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Which ships are eligible for registration in the national shipping register(s) and which parties may register ships?
All ships, with the exception of fishing vessels, are eligible for registration in The Bahamas. Vessels with a net registered tonnage of 1,600 tons or more and which are no more than 12 years old on the date of registration may be registered without regard to the owner’s nationality. Vessels which are more than 12 years old cannot be registered without being subject to a detailed initial survey by a recognised classification society. Bahamian companies do not have to be registered as the owner of a vessel where the owner is not a Bahamian national, thus making The Bahamas an open registry.
What are the procedural and documentary requirements for registration?
Registration may take place in Nassau, London, New York, Hong Kong or Greece. Registration documents can also be processed through the Bahamas Maritime Authority’s (BMA’s) Tokyo agency. The person who registers a vessel becomes the original registrar and thereafter administers that vessel.
To start the registration process, the vessel owner, which may be an individual or a corporation, must complete and submit to the registrar an Application to Register Form (R102), which includes the vessel’s name and general details. An individual or a corporation may authorise an agent to process the application and sign the necessary documents on its behalf. A Registration of Managing Owner Form (R104), which provides the full contact details of the managers responsible for the vessel’s day-to-day management, should also be submitted, together with copies of the vessel’s current class certificates (for further details please see Technical Procedures and Requirements for Registration of Ships).
After an application has been reviewed, the registrar will confirm the vessel’s suitability for provisional registration in the register (as applicable). Further, the registrar will reserve the vessel’s name and issue Bahamian identification details (ie, an official number, a call sign and a maritime mobile service identity number). The remaining registration forms and required documents listed below should then be submitted, together with the applicable registration fees.
Once all registration requirements are fulfilled, the vessel will be registered and the following Bahamian certificates and documents will be issued:
- a provisional certificate of registry;
- a radio communication licence;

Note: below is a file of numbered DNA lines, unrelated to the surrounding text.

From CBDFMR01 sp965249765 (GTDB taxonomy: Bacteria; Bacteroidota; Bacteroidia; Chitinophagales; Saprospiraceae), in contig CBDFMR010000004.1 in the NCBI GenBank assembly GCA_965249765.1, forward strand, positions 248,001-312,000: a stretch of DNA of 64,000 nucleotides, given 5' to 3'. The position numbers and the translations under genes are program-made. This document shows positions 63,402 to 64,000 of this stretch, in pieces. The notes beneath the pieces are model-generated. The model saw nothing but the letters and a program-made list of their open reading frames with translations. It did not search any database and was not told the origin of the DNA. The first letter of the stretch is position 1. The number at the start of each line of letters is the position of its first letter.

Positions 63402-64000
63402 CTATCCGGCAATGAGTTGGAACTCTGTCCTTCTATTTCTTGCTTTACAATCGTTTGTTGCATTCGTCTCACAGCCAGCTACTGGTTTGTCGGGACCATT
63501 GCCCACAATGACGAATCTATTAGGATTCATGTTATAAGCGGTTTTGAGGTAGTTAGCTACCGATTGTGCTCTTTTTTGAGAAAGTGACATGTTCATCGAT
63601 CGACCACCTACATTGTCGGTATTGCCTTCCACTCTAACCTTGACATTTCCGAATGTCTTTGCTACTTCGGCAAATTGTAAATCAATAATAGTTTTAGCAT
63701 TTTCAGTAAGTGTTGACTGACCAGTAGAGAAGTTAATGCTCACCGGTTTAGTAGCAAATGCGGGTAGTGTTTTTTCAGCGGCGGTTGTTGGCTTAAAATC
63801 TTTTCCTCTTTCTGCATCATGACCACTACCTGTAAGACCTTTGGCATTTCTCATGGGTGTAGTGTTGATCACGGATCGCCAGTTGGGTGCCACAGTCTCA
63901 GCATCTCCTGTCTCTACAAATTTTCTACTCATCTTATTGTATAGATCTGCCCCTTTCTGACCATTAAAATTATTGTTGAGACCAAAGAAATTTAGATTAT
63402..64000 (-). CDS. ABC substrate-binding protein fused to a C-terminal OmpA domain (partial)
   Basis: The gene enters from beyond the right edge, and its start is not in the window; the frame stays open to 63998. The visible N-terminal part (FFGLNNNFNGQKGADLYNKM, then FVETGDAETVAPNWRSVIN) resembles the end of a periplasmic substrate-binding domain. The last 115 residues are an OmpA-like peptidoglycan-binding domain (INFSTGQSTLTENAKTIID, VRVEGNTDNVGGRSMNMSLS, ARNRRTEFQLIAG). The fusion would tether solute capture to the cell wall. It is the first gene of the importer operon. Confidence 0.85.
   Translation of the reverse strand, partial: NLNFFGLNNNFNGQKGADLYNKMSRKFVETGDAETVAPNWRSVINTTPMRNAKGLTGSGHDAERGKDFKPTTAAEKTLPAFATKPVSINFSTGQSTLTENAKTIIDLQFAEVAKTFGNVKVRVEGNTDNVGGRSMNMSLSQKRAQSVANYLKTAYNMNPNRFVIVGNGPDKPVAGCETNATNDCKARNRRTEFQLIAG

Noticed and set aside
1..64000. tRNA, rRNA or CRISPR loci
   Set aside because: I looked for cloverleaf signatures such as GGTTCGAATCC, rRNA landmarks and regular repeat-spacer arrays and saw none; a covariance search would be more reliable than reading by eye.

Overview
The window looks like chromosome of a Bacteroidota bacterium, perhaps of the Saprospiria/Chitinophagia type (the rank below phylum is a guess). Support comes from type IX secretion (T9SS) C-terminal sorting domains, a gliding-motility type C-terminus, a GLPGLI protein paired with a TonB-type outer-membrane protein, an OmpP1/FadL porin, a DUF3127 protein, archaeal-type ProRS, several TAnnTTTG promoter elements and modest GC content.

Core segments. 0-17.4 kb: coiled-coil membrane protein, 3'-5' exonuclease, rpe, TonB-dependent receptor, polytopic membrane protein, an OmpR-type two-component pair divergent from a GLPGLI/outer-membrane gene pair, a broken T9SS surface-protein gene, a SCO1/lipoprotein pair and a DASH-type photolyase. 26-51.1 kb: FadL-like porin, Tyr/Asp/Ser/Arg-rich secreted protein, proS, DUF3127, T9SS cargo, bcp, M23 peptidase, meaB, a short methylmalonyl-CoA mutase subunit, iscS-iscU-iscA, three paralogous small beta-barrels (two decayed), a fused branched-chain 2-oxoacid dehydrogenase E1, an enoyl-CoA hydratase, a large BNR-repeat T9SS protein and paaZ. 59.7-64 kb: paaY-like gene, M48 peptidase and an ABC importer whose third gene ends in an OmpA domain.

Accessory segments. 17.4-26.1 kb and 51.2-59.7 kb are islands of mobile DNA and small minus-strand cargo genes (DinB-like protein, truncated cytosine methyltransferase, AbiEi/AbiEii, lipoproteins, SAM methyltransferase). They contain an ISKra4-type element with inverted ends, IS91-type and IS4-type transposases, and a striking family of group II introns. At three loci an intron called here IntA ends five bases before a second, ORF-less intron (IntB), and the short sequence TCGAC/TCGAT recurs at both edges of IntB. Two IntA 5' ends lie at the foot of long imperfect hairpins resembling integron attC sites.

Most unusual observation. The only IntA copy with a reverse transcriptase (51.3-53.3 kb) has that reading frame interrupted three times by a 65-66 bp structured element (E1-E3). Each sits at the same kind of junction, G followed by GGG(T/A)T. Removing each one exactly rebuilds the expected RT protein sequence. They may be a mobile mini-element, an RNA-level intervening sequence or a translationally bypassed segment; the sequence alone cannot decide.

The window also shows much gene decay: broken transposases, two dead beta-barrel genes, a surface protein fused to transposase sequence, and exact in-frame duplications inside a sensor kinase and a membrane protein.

- a safe manning document;
- a ship’s carving and marking note;
- an oil pollution civil liability certificate (CLC);
- a bunker CLC;
- a continuous synopsis record;
- a long-range identification and tracking conformance test report;
- a maritime labour compliance (part one) declaration; and
- a set of statutory ship publications.
Vessels are provisionally registered for six months to allow owners to complete all flag change formalities and fulfil BMA requirements for permanent registration (see requirements listed below).
Once all requirements are met, a permanent certificate of registry will be issued.
Grounds for refusal
On what grounds may a registration application be refused?
If a vessel does not meet the registration requirements set out by the BMA, its application will be refused.
Are there any particular advantages of flying your jurisdiction’s flag?
Flying the Bahamian flag has the following advantages:
- Reputation – The Bahamas has a reputation built on over 30 years of inspecting, monitoring and servicing its flag carriers to a very high standard. It celebrates being a flag state with one of the lowest port detention rates. Consequently, The Bahamas’ ship registry is on the white lists of all major seafaring nations.
- Bareboat registration – The Bahamas allows dual registration of Bahamians vessel and Bahamian registration of foreign vessels once their primary country allows this. At the time of the bareboat charter, The Bahamas flag is suspended; however mortgages may continue to be recorded.
- Young fleet – The Bahamas’ registry discourages ships which are more than 12 years old, although exceptions are made in certain circumstances.
- International offices – The Bahamas’ registry has offices in several key locations to enable it to service ship owners.
- Nautical inspectors – the BMA has a network of qualified and approved nautical inspectors to undergo safety and crew condition inspections on board Bahamian vessels and render assistance thereto.
- Competitive fees – The Bahamas’ registration fees are reasonable and internationally competitive, based on a ship’s tonnage.
- Tax exemptions – The Bahamas imposes no income tax on income or capital gains from its vessels. Other exemptions also apply, depending on the circumstances, such as with regard to customs and stamp duty.
- Open registry – there are no restrictions on the nationality of a vessel’s owners or crew as long as it is engaged in foreign trade (ie, trade not exclusively within the islands of The Bahamas).
- Simple registration process – both the vessel registration and mortgage processes are simple and straightforward. BMA employees are efficient with a turnover of a matter of days once the registrant has met all requirements.
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